guess what shock does is it protects you in some way, so I think
for me, for the first few days the bigger implications didn't really
sink in. And what I was feeling was just a profound sense of sadness
for the people who were in the building and for the families of
those people. And just the horror of what that meant for so many
days after the event, I was able to write one of the poems. But
I didn't mean to, and I actually really didn't think that I would
be able to write about the event. And after I wrote this one poem,
I couldn't write about the event for several weeks. No, I did not
think about writing. In fact, I thought, this is so huge, that there
is no way that words can begin to express what this is, and it would
be almost too contrived even to try.
7 (Bombing of Afghanistan)
remember hearing it, and I think, like a lot of Americans, I had
very mixed emotions about that. I was not in the gung-ho, let's-just-bomb-the-heck-out-of-them
camp. I felt that the United States probably didn't have any choice
at that point, but at the same time, I knew that there would be
civilian casualties, and I felt a deep, deep sense of grief and
responsibility for that side of it.
was still very focused on the victims, and what was really troubling
me, was that idea that these thousands of people had lived nice,
normal, loving lives with their families, and had touched so many
other lives, and that now, because of the way they died, I was concerned
that that would just overshadow the value of their lives, and the
brightness of their lives.
I was born, I had an older brother. And he was riding his bike,
and he was killed. The tragedy of his death, which happened in an
instant, really had a deep, deep effect on my family. It took me
years to learn about him as a person, because who he was, was very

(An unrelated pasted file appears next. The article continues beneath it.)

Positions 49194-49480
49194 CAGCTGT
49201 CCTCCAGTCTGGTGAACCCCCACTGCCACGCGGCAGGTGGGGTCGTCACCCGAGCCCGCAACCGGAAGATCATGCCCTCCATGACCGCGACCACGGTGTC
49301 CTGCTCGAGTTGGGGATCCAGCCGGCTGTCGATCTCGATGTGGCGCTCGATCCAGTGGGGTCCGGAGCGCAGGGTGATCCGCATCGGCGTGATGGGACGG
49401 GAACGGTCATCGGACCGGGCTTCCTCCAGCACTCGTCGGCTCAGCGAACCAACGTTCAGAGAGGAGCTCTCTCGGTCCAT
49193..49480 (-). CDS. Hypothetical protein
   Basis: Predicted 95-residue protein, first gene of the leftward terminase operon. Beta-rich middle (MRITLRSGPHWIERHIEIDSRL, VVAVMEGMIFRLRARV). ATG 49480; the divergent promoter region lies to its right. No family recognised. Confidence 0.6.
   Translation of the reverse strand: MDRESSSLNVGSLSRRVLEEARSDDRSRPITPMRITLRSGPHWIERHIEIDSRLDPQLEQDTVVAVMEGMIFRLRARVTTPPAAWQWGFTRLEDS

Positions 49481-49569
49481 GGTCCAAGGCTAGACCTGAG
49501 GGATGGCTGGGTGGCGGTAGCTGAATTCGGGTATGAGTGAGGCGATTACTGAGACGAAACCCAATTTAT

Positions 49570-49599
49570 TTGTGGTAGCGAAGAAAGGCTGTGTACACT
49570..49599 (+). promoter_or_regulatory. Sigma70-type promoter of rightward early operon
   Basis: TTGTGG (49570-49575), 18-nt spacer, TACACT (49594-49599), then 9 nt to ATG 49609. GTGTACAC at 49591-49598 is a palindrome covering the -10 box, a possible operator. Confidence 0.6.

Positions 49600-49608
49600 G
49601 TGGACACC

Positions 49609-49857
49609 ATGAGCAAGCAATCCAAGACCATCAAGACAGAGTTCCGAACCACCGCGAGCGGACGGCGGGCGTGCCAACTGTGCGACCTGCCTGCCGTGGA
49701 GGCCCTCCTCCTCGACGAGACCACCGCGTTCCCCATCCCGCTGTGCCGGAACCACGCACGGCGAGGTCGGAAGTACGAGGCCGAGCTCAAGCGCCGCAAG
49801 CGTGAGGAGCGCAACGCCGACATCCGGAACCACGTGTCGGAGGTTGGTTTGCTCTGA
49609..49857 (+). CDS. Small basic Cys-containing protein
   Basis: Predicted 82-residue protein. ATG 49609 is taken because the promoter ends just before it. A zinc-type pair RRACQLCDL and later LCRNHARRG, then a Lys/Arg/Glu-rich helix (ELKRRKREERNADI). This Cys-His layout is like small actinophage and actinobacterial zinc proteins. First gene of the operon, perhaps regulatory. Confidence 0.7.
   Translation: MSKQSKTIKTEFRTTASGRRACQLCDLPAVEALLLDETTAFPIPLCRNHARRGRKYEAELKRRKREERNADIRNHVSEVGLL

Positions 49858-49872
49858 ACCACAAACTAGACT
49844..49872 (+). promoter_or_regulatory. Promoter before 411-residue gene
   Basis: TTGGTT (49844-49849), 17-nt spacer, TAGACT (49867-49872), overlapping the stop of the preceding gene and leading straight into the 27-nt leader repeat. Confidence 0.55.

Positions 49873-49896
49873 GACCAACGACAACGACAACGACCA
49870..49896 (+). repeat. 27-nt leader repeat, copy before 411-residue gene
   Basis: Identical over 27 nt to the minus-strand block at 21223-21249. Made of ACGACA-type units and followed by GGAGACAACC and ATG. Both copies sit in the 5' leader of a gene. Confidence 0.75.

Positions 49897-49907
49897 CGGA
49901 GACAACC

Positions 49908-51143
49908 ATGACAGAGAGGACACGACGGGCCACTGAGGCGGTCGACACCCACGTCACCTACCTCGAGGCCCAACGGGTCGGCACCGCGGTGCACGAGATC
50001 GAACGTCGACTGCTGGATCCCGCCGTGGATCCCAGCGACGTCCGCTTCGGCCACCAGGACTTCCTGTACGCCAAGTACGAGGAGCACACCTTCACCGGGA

much colored by the tragedy of his death. And I know that that was
in the back of my mind when I was writing this, because I really
felt for these victims, and I thought, Let's release these people
from being identified only as victims of this tragedy.
think it took a lot of weeks for us all to get our senses of humor
back, and even then, it was almost more a sense of sort of cynical
irony than a sense of humor. I wrote this poem in mid-December during
the holiday season, and really it just came from a newscast I saw
one night where there was news about the bombing, the bombing, the
bombing. And then there was this real short piece about how some
college students had written a play about Jesus and decided to make
him gay, and this play, of course, was very controversial and people
were demonstrating. And obviously I was just having fun with that
juxtaposition of events and some of the irony in even our own attitudes
about religion and our own sense of tolerance in the American culture.
really not cynical about the United States at all, and I believe
very deeply in democracy. I think that the events of 9/11, for me,
certainly brought out patriotism, but also a real need to do some
soul-searching. The United States has a tremendous amount of power.
It has tremendous resources. And I really see us as kind of the
rich kid on the block that is living in a way that is really not
taking other people into consideration. And
that's not to say that the violence of 9/11 could ever be justified
in any way. But I do think that there's a real need to look at our
relationships to other countries in the world.
country has so many articulate, thoughtful people, and it's disappointing
to me that we can't put that to work in trying to resolve some of
these problems. I'm not convinced that the way we're handling things
is really going to resolve them in the end.